The success of Epiphany depends on extensions.
If I understand the situation correctly, Purism doesn’t control either browser - not Firefox and not Epiphany. It is unlikely to be practical for Purism to “make” extensions be compatible. Either they are already compatible (or will be) because Firefox and/or Epiphany between them choose that to be the case or they aren’t compatible. (Even if they are compatible at one point in time that is not an absolute guarantee that they remain compatible.)
More problematic is whether the full generality of the extension interface is compatible with privacy and security. That would require detailed study.
In my opinion there is some functionality that is much safer being integrated directly within the browser - even if that ultimately restricts your choices - because the alternative is opening up parts of the browser to random extensions. Extensions are good and all but they might not be smart from a security or privacy point of view. The attack surface is greatly expanded by extensions.
Notwithstanding any of the above, it is not as if a decision to provide a default browser of Epiphany prevents you from installing and using Firefox, with whatever extensions you must have. The “power of defaults” remains only a default. Open Source is all about choice. You may even be able to choose Chromium or Chrome instead.
As an alternative approach, for some types of extensions you may alternatively be able to use a local web proxy and implement the extension in a web proxy. That completely separates and isolates the functionality from the web browser.
To be fair … first and foremost it depends on compatibility of the core browser with popular web sites. If the browser itself does not work well in practice then people won’t use it even if the extensions are fantastic.
However in a situation like the above, it may be helpful for you to identify which are the “must have” extensions for you.
I’ll start the ball rolling with: something equivalent to Flagfox (in address bar show IP address and flag of country where web server is) and Privacy Badger.
that could be implemented inside the “site information” to the left of the URL … for a more clean look …
Purism is upstreaming code to epiphany which is kindly appreciated by the maintainers. So, they can be part of it. On the other hand is firefox which is not so open and busy with itself.
Regarding the extensions: The epiphany team didn’t decide against exstensions. They just prioritize other things but would be willing to accept support/MRs. This is where Purism can come in…
What I read said that extensions are a planned featured for Gnome Web. As soon as they are, I’ll switch to it. Right now Brave with extensions is about as good as it gets. (In terms of privacy, security, and web compliance)
Of course, I said that assuming we already have a decent browser.
After reading the article and this thread, I was looking for a bit of clarification. I realize the plan is to shift towards Epiphany as the default browser, and that Purebrowser should still be available in the repos. However, how will the team approach updates to Purebrowser going forward? Will it continue to be updated and maintained?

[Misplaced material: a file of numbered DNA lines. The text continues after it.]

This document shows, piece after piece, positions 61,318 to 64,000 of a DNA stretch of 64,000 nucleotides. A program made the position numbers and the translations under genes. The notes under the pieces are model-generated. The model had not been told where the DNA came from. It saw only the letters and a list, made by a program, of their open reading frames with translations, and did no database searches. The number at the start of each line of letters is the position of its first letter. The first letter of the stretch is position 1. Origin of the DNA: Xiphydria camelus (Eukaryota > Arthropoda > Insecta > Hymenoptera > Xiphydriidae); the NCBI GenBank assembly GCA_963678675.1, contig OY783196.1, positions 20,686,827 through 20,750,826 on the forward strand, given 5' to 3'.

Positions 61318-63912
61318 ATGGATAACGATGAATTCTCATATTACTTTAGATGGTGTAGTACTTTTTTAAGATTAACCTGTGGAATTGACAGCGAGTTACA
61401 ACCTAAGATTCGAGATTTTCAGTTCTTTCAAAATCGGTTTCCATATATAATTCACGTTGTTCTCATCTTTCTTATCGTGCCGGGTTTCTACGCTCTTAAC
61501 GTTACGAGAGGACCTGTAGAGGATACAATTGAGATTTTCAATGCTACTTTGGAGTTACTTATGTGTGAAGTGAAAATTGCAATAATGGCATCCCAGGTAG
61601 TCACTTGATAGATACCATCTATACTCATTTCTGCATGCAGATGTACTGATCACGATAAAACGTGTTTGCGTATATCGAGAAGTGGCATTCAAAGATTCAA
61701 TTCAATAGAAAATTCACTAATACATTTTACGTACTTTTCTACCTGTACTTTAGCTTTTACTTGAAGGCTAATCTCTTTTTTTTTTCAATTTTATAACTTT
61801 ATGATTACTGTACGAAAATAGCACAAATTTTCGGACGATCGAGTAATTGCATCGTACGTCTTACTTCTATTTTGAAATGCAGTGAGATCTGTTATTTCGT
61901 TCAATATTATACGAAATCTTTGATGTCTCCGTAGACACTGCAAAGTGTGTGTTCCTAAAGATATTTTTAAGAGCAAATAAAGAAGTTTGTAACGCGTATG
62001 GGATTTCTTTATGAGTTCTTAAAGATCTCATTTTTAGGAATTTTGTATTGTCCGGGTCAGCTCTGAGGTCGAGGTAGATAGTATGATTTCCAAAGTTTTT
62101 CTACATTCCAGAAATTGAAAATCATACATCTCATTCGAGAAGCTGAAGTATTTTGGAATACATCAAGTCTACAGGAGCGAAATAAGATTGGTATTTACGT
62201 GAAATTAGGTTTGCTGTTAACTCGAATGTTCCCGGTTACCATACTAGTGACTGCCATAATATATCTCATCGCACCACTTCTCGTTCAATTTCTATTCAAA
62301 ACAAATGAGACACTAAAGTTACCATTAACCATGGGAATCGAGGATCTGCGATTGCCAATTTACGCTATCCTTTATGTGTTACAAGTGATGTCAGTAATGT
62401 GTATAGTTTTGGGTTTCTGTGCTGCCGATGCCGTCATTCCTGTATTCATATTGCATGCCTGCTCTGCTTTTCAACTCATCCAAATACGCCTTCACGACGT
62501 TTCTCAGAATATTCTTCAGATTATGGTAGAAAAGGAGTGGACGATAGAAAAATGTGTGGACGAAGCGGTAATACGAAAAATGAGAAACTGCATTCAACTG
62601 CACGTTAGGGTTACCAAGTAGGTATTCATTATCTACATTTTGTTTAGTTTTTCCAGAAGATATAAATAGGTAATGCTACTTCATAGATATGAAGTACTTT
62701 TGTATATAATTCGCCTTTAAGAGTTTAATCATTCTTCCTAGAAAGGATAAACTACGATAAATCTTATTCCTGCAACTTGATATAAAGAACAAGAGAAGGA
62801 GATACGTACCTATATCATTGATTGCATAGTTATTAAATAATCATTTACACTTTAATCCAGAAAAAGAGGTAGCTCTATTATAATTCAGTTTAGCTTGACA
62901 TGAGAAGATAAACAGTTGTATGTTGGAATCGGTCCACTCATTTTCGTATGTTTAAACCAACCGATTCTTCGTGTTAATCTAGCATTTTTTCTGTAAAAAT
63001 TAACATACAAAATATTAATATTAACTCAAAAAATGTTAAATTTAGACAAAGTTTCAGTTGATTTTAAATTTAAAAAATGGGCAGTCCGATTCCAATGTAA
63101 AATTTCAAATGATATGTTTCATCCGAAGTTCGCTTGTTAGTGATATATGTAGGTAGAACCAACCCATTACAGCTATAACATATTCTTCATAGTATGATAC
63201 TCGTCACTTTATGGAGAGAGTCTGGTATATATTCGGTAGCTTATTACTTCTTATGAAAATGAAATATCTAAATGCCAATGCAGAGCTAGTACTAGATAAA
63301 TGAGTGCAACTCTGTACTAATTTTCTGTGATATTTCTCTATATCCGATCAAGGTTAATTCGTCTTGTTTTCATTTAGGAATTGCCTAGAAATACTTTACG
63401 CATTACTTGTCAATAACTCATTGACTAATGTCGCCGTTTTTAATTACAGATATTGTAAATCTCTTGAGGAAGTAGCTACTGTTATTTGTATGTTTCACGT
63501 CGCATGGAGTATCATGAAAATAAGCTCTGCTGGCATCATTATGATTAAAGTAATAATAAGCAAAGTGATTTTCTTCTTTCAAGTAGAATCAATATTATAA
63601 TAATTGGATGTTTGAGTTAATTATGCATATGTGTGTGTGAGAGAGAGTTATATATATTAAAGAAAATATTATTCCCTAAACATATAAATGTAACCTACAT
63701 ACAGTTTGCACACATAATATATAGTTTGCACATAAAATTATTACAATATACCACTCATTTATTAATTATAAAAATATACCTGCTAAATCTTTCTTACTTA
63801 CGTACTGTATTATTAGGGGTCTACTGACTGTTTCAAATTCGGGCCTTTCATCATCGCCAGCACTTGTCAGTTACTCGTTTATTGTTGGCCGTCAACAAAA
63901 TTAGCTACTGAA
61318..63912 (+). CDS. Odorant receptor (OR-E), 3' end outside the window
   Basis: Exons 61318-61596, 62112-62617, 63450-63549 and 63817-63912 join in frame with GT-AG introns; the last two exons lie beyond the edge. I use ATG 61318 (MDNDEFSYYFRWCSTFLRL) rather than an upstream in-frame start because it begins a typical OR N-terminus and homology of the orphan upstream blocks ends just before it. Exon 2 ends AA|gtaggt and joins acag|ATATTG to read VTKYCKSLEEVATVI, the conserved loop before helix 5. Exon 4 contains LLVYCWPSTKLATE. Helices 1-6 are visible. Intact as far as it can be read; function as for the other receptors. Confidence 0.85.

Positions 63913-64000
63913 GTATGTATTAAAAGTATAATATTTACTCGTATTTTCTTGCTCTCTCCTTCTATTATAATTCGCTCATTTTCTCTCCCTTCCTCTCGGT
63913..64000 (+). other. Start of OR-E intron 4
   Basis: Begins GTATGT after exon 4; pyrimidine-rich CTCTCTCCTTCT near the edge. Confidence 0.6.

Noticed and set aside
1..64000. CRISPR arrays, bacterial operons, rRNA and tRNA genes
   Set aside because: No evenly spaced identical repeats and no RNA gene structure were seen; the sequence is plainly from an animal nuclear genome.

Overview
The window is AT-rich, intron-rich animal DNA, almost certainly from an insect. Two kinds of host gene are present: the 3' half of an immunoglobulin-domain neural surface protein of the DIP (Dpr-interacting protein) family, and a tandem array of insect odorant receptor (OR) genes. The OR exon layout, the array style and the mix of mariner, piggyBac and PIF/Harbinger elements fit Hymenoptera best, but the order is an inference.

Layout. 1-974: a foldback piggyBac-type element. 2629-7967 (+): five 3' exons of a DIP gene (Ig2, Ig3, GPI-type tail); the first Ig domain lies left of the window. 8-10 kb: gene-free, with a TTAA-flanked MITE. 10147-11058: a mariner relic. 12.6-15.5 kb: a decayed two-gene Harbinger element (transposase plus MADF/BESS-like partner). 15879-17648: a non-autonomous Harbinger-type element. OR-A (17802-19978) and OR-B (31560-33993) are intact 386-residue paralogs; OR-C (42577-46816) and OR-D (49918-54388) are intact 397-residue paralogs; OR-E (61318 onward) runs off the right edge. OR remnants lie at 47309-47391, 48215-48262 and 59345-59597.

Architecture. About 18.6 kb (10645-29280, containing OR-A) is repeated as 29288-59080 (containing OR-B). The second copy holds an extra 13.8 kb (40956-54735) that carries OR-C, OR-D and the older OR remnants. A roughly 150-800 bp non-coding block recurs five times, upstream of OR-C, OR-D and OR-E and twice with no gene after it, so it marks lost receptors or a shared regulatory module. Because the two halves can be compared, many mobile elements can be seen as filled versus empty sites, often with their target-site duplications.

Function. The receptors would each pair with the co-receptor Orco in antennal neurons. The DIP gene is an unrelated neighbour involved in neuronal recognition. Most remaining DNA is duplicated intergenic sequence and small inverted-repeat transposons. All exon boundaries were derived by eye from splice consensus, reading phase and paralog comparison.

When I read it, my interpretation was that they were planning to change it so that Purebrowser would at some point in the future be based on Epiphany instead of being based on Firefox as it has been previously. So then the package would still be called “purebrowser” but it would be Epiphany-with-modified-defaults instead of Firefox-with-modified-defaults as it has been before.
But I am not at all certain that my interpretation is correct, it’s just what I was assuming. Looking at the text again, I guess it does not really say that, but it could be what is meant. I don’t know.
My interpretation would be “no”. Purism would not want to maintain two browsers, one based on Epiphany and one based on Firefox. So if you want to use the one based on Firefox, you might instead have to use Firefox itself (which would continue to get bugfixes from Mozilla).
It would be relatively dangerous to continue to use a browser derived from another browser where the former is no longer being reissued (and hence is based on a quite old version of the latter). Sooner or later a significant security issue will be discovered in the latter, and it will continue to be exploitable in the former long after it is fixed in the latter - as we saw with attacks on TOR Browser.
And does anyone was able to install firefox?
Last time I checked I did not found the libstdc++5 for firefox binary build to run.
I read the post a few times these past several weeks, and I found it could be interpreted the way you described as well. I knew the gist of the post was to announce Epiphany as the new default browser, but I didn’t get a sense of PureBrowser’s fate as a separate (optional) browser.
Anyway, I downloaded and ran the Byzantium live ISO this morning, and found no sign of PureBrowser when searching the repo via apt. That appears to suggest that it’s completely out going forward. However, Firefox ESR is currently available in the Byzantium repos in its place.